When it comes to the superstars from South Korea, Byung-Hun Lee is the equivalent of that country’s Tom Cruise or Tom Hanks in that he has starred in many of the country’s biggest hits and worked with their top directors.
In recent years, Lee has been making forays into the American movie market with appearances in the two G.I. Joe movies, playing Snake Eye’s nemesis Storm Shadow. His latest American role is in Antoine Fuqua’s The Magnificent Seven, playing one of the seven, Billy Rocks, a quiet Asian outlaw who has teamed with Ethan Hawke’s Goodnight Robicheaux when Denzel Washington’s Chisolm comes a-calling, looking for men to help protect the town of Rose Creek.
LRM sat down with Lee at this year’s Toronto International Film Festival (TIFF), which happened to be only Lee’s second time at the festival, the first time being for another Western, director Jee-woon Kim’s The Good, The Bad, The Weird.
LRM: Having had experience doing a Western with Director Kim, did that make it easier to go into this one, or were they completely different experiences?
Byung-Hun Lee: It was totally different. Of course, I could use my language and act based on my culture of things, but this is totally different. I have to speak in English and it’s based on the American culture, so it’s much harder for me, actually.
LRM: When you were a kid, did you watch Westerns? Did you have the instinct towards Westerns that many American boys do?
Lee: Since I was four or five, 80% of the movies on TV were Westerns. I think I watched almost everything with my father, always. It’s like a dream come true to be a member of the seven in a Western movie, it’s an amazing thing.
LRM: Were you already familiar with the original “Magnificent Seven” movie?
Lee: Of course! I watched Akira Kurosawa’s Seven Samurai long time ago, but I watched it again, and I watched The Magnificent Seven, the original one, a few times, but I needed to watch it again, because it’s been a while, when I was a kid. So I watched it several times.
LRM: I like the fact that Antoine didn’t use the same characters from the 1960 movie, so was there one particular character that you felt your character was in a similar vein or taking that role from the original?
Lee: I didn’t want to repeat or follow something -- I just wanted to create -- but I wanted to make my character very loyal and he has pride and very cool. I didn’t want to lose these three things, whatever I did with my character.
LRM: Did they tell you a lot about Billy beforehand and how he came to meet up with Ethan’s character? We get a few hints, I guess.
Lee: Actually, Billy was an indentured servant, and I couldn’t be patient, so I killed two of my masters and ran away, and Goodnight, Ethan’s character, was a bounty hunter, so he was following me. At the bar, he found me and watched me fighting five guys with my fists, and he thought, “That’s not the guy I catch, that’s the guy I have to befriend,” so they stick together. Ethan always bets with people, because you think your gun is faster than his knife, so Ethan’s like a promoter, and he makes people bet money and then he bets on me, but the rest of the people bet on the gunfighter. That’s how we make money and we share half and half always. That’s how we got along and we’re best friends. Wherever he goes, I go, wherever I go, he follows me. That’s the relationship. It’s a new relationship in this movie. There wasn’t this kind of relationship before.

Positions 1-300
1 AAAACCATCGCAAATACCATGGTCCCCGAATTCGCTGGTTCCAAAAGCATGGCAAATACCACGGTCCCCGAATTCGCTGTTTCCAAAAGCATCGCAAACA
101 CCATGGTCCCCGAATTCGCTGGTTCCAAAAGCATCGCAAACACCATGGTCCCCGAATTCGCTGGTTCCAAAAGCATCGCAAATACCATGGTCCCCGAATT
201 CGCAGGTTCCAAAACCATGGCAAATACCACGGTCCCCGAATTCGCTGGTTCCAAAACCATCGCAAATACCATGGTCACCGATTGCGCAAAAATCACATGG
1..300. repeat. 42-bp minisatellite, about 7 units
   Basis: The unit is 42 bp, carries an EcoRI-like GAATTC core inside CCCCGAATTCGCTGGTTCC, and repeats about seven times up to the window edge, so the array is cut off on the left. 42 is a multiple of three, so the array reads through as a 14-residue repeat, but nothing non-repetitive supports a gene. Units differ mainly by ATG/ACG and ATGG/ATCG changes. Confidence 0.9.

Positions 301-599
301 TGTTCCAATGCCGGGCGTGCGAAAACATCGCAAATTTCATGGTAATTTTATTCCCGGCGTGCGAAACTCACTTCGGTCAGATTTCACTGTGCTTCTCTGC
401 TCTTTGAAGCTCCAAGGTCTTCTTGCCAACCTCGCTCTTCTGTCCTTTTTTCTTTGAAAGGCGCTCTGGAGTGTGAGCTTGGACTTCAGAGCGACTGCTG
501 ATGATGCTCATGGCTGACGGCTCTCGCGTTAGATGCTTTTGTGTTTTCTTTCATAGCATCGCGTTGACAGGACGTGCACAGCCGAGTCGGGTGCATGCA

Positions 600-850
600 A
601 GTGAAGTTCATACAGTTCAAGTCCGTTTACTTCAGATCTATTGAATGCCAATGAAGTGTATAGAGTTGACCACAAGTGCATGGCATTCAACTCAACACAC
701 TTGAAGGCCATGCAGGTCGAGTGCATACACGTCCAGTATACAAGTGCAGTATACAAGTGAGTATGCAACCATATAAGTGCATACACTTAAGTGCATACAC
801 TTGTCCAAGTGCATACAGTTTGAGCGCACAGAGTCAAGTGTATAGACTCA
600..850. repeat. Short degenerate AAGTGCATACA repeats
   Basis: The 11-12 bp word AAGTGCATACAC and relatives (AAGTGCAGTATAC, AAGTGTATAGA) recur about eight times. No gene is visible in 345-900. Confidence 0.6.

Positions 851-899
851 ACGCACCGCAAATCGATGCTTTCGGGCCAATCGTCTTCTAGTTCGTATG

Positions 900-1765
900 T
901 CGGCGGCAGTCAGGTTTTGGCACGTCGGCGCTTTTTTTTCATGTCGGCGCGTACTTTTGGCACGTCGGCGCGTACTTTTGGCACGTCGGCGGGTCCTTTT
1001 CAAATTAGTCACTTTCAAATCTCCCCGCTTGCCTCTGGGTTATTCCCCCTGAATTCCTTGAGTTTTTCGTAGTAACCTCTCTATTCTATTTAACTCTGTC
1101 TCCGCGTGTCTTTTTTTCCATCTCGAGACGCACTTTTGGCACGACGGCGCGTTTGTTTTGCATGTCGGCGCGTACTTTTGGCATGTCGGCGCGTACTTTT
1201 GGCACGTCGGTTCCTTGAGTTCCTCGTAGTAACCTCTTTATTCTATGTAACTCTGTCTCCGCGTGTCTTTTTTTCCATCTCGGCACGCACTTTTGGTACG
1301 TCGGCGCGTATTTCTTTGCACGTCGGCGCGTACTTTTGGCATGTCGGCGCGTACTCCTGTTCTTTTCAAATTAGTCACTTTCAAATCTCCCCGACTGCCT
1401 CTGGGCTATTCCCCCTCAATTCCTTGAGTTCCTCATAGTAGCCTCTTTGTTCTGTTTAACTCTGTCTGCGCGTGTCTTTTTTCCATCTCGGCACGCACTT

LRM: In some ways, this feels like the characters come from six different movies and they just happen to cross paths. I assume you already had experience riding horses and gun training, did you have to do a lot of that for Director Kim’s movie?
Lee: It’s been a while. Eight years ago, so I needed to adjust again, try to handle the guns well and horse riding, but it was kind of a different way of riding a horse in Korea and New Orleans, so I had to learn those kinds of detailed things.
LRM: Director Kim’s movie was very stylish and this was more of a traditional Western where it moves at a slower pace. That was very fast and crazy in some ways. This has been a great year for genre movies in Korea. I don’t know if you’ve seen “Train to Busan” or “The Wailing.” Why do you think it’s taken so long for America to discover what great filmmakers Korea is producing and for their movies to connect with American audiences?
Lee: I think there are a few reasons, but not only for the technical reason, because their stories are very unexpected. A lot of my friends in America, they say to me, “I saw some Korean film, but in a Korean film, I can not predict anything because they’re very twisted and nobody can imagine what will happen next.” Maybe that’s the power of Korean cinema, I think.
LRM: By doing things different than American filmmakers and putting a twist on the genre?
Lee: Not just because of the twisting. The structure is different, I think.
LRM: One of your big breakout roles here was playing Storm Shadow in the “G.I. Joe” movies. Do you have any idea when you might do that again or if you will do more of that?
Lee: I heard from the studio that there’s a possibility to do a third one, but I think they’re waiting for the actors’ schedules. They’re arranging the schedules for the actors, especially Dwayne Johnson.
LRM: Yeah, he has so many movies lined up.
Lee: Yeah, his schedule is crazy.
LRM: Did you and Ray Park leave things off at a place where you have more you want to do as Storm Shadow and Snake Eyes? Did you talk at all about what you might want to do in another movie?
Lee: Him and I always talk about those kinds of ideas and some other projects. “What if we do something?” But we always talk… but it’s not happening, just talk.
The Magnificent Seven opens nationwide on Friday, September 23 with previews on Thursday.